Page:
I was in Washington last month to discuss my work on food prices, in which I look at whether food prices cause social unrest, at an event whose goal was to discuss the link between climate change and conflict.
As many readers of this blog know, disentangling causal relationships from mere correlations is the goal of modern science, social or otherwise, and though it is easy to test whether two variables x and y are correlated, it is much more difficult to determine whether x causes y.
So while it is easy to test whether increases in the level of food prices are correlated with episodes of social unrest, it is much more difficult to determine whether food prices cause social unrest.
In my work, I try to do so by conditioning food prices on natural disasters. To make a long story short, if you believe that natural disasters only affect social unrest through food prices, this ensures that if there is a relationship between food prices and social unrest, that relationship is cleaned out of whatever variation which is not purely due to the relationship flowing from food prices to social unrest. In other words, this ensures that the estimated relationship between the two variables is causal. This technique is known as instrumental variables estimation.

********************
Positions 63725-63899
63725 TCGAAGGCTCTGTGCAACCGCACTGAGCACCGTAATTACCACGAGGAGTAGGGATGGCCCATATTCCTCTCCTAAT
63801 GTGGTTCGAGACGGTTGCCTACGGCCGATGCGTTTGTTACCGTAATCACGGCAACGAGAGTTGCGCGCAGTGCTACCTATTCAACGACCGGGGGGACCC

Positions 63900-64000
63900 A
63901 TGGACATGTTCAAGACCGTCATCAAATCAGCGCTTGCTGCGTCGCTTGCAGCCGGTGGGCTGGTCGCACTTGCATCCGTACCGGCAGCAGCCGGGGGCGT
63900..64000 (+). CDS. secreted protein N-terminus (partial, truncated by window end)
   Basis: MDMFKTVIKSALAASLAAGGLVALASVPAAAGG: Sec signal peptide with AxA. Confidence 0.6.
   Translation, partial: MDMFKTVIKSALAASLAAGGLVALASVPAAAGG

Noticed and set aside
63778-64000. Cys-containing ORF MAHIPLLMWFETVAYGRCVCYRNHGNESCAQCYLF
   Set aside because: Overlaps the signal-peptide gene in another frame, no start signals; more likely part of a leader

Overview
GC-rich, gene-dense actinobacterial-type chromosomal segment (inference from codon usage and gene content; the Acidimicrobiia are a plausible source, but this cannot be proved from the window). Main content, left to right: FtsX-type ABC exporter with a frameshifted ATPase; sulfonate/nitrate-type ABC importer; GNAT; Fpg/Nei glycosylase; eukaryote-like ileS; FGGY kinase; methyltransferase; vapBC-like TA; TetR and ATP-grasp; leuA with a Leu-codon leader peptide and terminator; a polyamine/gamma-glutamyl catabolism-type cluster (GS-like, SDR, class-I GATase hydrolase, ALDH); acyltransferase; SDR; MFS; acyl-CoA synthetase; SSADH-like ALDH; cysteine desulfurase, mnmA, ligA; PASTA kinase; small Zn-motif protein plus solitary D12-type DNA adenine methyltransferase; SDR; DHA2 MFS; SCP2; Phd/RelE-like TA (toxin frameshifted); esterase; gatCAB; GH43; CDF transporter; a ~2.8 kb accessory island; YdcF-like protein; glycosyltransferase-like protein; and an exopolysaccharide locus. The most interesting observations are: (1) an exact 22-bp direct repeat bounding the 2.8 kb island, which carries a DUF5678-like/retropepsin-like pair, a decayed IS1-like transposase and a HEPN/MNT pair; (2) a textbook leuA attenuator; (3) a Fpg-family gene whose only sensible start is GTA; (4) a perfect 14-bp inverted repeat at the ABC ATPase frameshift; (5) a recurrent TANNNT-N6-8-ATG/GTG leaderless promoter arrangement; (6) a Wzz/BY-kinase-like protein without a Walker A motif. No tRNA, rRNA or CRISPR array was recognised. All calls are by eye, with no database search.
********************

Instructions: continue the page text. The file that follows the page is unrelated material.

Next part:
Identifying Causal Relationships vs. Ruling Out All Other Causes
As with almost any other discussion of a social-scientific issue nowadays, the issue of causality came up during one of the discussions we had at that event in Washington. It was at that point that someone implied that it did not make sense to talk of causality by bringing up the following analogy:
Imagine a house on stilts. Mold has been accumulating on the stilts for a number of years. One day, a hurricane comes along, and the house collapses. Can we really say that the hurricane caused the house to collapse when the mold has been eating away at the stilts for a long time?
I am paraphrasing, but the idea was that it was impossible to talk of causality given that most things had both proximate causes and distal causes — the hurricane and the mold, respectively, in the example above.
When the house-on-stilts analogy was brought up, many shrank and responded that establishing whether x causes y is not the same as saying “x is the only cause of y.”
Likewise, establishing that food prices cause social unrest is not the same thing as saying that food prices are the only cause of social unrest. Of course there are other factors.
When food prices rise sharply, people might be rioting in Lagos, but they are unlikely to riot in Milwaukee, which tells us that there must be something else going on.
But the fact that something else might going on does not mean that we cannot ask whether x causes y. When we talk about identifying causal relationships, we are not talking about ruling out all other possible causes. Sometimes a cigar is just a cigar, and when we ask whether x causes y, what we are really asking is “Does x cause y?,” and not “Is x the only cause of y?” The former is answerable; the latter is akin to asking about the unmoved mover of Aristotle’s Metaphysics.